When you train your horse, are you making deposits in the trust bank account, or are you making withdrawals?
Many horses I see have trust bank account balances in the red. Dr Susan Friedman was the first person I heard describe the relationship we have with our animals as a trust bank account. It's a nice way of picturing the trust we have with a horse we are training. Put simply, every time we set training up so the horse can successfully behave as desired and avoid causing the horse to feel pain, fear, anxiety, or high-levels of stress in order to achieve our training goals, we put deposits in the trust account. However, every time we create training sessions that result in the horse feeling pain, fear, anxiety, or high-levels of stress we are making withdrawals. You don't have to be smarter than a fifth grader to know how unhealthy a negative balance is in any bank account.
Contrary to what some trainers or horse training home study kits may say, you can't 'make' a horse trust you - you can only show yourself to be trustworthy. Trust between two parties can't be forced, made, or 'proven'. Instead, the horse needs to be able to decide for themselves, after repeated, positive, and predictable experiences, that you are worth trusting.
Horse training methods that attempt to 'make' the horse trust you, usually using escalating levels of pressure or flooding to achieve training goals, take withdrawals from the trust bank account. Unfortunately for the horse, these methods seemingly work; horses will often comply with the trainer's request to behave as desired. But this likely isn't for the reasons the trainer thinks. This is not trust. Rather, the horse is simply more fearful of the trainer's behaviour and the only way to gain comfort is by escaping away from the pressure the trainer is applying. This can commonly be seen in examples of trailer loading where a trainer uses escalating pressure to get a balking horse into the trailer. All animals, including horses and humans, learn as a result of the consequences that occur after they perform a behaviour. If those consequences are pleasant, the animal will be more likely to repeat that behaviour under similar conditions in the future. If the consequences are unpleasant, the animal will be less likely to perform the behaviour in the future. Pleasant consequences reinforce behaviour. Unpleasant consequences punish behaviour.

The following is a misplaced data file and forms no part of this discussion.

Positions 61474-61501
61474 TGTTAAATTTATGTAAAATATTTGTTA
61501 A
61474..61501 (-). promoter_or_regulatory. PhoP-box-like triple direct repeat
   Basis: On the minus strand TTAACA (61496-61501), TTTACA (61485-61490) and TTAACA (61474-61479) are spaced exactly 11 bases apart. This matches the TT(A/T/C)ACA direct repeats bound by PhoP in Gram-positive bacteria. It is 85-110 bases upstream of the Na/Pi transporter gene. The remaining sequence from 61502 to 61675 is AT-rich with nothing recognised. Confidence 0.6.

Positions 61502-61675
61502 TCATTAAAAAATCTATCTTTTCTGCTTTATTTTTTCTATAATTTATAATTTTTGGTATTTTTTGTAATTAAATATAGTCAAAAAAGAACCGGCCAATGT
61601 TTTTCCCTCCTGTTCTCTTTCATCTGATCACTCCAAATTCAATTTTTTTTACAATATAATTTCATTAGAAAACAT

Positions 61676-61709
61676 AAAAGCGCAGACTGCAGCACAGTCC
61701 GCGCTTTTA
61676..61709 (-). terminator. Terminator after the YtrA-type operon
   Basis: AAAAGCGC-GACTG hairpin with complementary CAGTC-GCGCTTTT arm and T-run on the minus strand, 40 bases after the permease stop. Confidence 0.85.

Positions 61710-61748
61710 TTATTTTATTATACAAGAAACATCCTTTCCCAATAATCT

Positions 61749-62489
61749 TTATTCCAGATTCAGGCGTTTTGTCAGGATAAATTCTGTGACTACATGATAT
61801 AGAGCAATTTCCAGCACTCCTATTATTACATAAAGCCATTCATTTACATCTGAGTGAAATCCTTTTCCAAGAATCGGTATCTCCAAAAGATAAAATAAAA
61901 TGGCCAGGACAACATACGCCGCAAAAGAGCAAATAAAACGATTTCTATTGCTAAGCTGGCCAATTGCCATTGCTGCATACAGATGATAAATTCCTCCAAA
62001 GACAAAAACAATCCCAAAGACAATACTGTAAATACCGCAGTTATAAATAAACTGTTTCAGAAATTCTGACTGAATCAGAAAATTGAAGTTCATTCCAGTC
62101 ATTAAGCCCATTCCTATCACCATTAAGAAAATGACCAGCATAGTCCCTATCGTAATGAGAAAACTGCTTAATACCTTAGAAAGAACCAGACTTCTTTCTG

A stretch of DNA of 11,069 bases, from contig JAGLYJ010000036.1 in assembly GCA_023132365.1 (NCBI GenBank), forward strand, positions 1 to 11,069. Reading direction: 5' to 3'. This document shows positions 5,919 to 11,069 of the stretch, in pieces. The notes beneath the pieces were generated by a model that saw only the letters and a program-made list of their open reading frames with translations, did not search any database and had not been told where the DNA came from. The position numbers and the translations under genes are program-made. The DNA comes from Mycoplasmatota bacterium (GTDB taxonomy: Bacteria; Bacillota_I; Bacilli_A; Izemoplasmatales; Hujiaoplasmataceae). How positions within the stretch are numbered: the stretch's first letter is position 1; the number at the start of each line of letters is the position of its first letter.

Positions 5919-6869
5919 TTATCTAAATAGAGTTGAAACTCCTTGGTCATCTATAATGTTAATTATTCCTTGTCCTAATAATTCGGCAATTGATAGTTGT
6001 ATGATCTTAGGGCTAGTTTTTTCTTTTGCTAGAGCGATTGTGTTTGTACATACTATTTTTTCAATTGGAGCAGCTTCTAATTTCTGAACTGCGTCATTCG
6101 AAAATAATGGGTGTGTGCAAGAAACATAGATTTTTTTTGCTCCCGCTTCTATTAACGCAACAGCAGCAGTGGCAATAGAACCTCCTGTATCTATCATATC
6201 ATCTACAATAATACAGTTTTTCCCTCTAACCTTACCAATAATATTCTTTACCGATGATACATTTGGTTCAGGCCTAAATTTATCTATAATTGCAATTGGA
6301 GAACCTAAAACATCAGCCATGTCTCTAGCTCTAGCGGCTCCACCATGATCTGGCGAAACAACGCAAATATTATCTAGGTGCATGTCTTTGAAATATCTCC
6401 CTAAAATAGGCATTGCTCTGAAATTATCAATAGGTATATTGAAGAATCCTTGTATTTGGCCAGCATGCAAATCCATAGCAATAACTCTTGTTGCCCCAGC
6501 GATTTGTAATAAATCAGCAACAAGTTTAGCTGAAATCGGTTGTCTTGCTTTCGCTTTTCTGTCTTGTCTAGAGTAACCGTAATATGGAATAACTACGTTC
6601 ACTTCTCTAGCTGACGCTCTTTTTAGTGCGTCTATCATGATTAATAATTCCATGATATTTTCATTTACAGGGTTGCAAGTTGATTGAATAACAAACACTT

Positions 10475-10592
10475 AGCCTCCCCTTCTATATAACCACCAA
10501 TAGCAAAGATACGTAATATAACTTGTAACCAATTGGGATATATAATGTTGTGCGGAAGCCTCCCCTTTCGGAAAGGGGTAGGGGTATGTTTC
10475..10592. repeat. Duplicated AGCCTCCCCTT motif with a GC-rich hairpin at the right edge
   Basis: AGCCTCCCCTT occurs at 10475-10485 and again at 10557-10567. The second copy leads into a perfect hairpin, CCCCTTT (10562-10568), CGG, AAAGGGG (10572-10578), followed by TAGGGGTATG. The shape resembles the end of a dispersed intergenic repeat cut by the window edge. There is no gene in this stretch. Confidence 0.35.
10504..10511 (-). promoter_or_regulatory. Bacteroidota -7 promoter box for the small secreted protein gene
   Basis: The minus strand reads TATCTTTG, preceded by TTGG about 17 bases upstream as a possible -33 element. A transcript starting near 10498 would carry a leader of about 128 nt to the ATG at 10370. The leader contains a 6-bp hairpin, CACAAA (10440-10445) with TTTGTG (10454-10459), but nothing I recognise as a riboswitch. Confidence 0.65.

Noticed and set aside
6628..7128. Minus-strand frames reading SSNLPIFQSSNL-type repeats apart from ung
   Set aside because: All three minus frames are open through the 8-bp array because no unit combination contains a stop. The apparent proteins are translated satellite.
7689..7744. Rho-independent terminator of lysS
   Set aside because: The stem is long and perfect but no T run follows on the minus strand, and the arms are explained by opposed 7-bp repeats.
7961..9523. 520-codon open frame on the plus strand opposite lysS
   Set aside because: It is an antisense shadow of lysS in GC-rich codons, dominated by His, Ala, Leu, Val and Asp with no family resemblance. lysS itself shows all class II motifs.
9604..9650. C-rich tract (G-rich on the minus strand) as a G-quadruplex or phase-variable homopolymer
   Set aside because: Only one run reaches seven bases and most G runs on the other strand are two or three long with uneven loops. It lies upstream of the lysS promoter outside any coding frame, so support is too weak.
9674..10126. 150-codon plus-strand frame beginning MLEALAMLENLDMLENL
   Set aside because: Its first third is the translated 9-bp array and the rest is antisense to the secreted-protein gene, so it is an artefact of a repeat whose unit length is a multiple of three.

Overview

For the trainer loading a horse using escalating pressure, the horse entering the trailer is the pleasant consequence and the trainer's escalating pressure behaviour will have been reinforced. For the horse, the trainer's escalating pressure is the unpleasant consequence and the horse's behaviour of balking will have been punished. The trainer will repeat their behaviour in the future, and the horse will not repeat theirs. Such results may appear to the trainer to be evidence of 'trust'. But from the horse's perspective, the trainer's behaviour when they balked was a very unpleasant consequence, and one they would not like to happen again in the future. Such shared experiences do not build trust for both parties.
Sometimes a human example can be helpful in better understanding how such approaches may feel. Let's say I wanted you to trust me, and you were afraid of heights. If I wanted to 'make' you trust me, I could take you rock climbing, and coerce, threaten or punish you whenever you hesitated, afraid to make a move for the next hold. Sure, you may likely climb that rock face - but would you be doing so out of trust in me, or fear of the pain I threatened you with if you didn't comply? What would this approach do for your confidence about heights? And would you feel greater trust in me as a result of this approach?
How can you be worth trusting? If you want your trust bank account to be healthy and full, set training situations up so that you are using reinforcement-based training techniques, and avoiding punishment during training. Break training goals down into small, achievable steps that your horse will feel confident performing. Train at a pace dictated by your horse: one where they show no signs of fear, anxiety, or stress. And finally, be patient. Trust can't be rushed or forced. Some horses need more time than others, in part due to 'bad banking' and too many withdrawals by previous horse trainers and humans. Respect these things, and watch your trust account flourish.